A less well known feature is ITunes University where some of the leading education establishments have made material from their courses available. Don’t expect them to be highly polished productions – with some service providers, they have simply recorded the lecture so the audio quality will sometimes be a bit ropey (you won’t hear the question from the student for example). But what you will get are some highly interesting insights – I’ve listened in to some fascinating episodes on Shakespeare’s plays, children’s literature and the Romantic writers for example.
If you are afraid that your brain will turn to mush during the period of Covid-19 isolation, one solution would be to enrol for an online course. Just think how smug you’ll be come the summer (winter for you southern hemisphere folks).
MOOCs (Massive Online Open Course) have democratised education in recent years, making university level courses available to thousands of people around the world – and all free of charge. If you’ve never heard of MOOC, take a look at these Ted Talk videos to get an idea of what they can accomplish.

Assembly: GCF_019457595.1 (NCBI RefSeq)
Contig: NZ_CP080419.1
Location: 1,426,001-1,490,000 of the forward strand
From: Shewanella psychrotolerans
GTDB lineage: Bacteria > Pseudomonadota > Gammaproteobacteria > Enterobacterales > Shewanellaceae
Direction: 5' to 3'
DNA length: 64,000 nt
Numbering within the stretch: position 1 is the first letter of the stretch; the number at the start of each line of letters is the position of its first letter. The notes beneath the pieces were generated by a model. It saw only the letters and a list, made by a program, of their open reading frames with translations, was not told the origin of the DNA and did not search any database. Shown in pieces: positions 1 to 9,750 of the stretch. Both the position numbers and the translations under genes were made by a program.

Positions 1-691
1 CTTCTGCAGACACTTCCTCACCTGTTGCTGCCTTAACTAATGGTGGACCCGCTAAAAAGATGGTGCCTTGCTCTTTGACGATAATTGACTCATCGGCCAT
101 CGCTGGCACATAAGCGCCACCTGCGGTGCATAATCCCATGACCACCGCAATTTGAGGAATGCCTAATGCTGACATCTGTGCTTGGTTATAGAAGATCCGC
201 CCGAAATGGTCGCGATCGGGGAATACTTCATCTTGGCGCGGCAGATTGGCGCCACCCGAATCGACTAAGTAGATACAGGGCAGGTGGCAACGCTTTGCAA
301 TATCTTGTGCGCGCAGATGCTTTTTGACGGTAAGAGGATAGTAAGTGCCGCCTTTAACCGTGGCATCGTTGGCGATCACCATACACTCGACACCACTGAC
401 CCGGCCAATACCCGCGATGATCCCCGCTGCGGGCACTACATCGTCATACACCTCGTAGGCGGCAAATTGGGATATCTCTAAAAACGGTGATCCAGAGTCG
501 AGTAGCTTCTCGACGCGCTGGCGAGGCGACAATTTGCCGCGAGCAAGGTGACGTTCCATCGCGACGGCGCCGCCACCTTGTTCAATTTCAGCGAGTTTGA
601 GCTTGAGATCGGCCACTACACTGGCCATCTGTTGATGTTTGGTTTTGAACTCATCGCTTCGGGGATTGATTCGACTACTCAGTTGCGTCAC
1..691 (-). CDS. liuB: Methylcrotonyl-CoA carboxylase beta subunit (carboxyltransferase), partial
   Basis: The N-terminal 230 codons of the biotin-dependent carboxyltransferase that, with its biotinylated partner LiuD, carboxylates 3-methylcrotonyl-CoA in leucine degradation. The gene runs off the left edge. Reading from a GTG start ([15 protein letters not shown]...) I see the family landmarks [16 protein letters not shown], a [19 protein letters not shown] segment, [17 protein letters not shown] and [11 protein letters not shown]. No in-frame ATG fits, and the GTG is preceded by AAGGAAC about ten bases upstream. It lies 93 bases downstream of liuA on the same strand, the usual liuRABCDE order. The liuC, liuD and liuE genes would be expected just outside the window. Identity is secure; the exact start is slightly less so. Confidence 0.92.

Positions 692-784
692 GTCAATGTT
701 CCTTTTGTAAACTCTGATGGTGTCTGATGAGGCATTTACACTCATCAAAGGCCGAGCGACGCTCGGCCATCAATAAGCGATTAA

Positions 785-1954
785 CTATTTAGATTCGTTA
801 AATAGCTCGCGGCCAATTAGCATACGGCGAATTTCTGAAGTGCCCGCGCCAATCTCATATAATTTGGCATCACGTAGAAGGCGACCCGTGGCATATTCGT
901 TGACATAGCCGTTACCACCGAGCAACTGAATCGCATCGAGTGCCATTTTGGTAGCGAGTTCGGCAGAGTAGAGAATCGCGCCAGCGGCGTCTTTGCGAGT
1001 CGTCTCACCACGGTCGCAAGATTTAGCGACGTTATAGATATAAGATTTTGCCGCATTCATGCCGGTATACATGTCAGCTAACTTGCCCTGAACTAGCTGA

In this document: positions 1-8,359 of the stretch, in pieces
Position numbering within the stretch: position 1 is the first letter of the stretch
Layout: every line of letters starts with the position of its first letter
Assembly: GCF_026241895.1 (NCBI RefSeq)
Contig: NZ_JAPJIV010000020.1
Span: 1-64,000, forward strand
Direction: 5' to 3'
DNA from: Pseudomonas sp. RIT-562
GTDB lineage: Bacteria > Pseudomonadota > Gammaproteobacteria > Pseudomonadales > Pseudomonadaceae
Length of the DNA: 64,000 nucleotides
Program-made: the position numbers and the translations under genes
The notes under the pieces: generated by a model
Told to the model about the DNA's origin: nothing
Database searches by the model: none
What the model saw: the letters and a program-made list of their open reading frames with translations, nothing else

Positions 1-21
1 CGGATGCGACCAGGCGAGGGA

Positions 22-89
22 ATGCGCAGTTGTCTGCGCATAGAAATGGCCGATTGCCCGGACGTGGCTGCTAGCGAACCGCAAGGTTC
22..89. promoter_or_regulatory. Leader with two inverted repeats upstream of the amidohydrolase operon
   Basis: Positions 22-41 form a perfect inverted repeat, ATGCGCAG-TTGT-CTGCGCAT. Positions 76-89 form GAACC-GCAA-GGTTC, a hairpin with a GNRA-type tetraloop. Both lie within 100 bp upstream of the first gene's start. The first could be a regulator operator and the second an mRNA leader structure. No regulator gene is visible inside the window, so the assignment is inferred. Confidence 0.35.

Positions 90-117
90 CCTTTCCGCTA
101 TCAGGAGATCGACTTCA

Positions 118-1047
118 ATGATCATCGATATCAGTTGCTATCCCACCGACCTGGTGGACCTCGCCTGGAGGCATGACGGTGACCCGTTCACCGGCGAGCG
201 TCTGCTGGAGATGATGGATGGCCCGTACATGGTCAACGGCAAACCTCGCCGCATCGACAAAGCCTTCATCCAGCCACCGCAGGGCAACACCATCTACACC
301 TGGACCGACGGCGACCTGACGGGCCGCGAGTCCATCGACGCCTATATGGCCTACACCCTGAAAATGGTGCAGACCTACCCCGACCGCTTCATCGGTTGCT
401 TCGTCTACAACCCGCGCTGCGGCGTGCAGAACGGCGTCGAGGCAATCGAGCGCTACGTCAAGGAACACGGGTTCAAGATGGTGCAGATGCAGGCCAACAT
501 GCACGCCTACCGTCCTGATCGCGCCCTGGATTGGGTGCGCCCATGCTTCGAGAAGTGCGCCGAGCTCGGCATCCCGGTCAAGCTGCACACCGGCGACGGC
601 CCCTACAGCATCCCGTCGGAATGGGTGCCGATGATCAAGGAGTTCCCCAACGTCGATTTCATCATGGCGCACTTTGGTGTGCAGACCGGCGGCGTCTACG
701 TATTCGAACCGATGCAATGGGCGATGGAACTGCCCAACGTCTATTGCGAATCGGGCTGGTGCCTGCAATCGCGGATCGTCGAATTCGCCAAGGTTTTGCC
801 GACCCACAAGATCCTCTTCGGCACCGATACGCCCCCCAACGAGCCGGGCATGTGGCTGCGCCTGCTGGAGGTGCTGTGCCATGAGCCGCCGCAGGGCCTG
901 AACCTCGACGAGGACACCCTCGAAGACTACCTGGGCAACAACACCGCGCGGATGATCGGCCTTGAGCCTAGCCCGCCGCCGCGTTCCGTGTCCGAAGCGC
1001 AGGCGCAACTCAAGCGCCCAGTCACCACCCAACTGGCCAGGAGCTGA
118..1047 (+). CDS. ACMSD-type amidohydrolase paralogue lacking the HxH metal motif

The range of subjects is staggering but since I suspect your main interest is in literature I’ve done some digging around and found these courses for you.
Delivered by the University of Aberdeen in Scotland via FutureLearn.com, this is course starts Monday, March 23. Over a four week period you’ll “discover the writer, collector and cultural icon who remains one of Scotland’s most enduring literary legends.”
Starting on April 6, this is a six week course via FutureLearn that looks at the life and works of William Shakespeare. Actors and experts around the world give insight about five of his plays and explain some of the universal themes he explored in his work.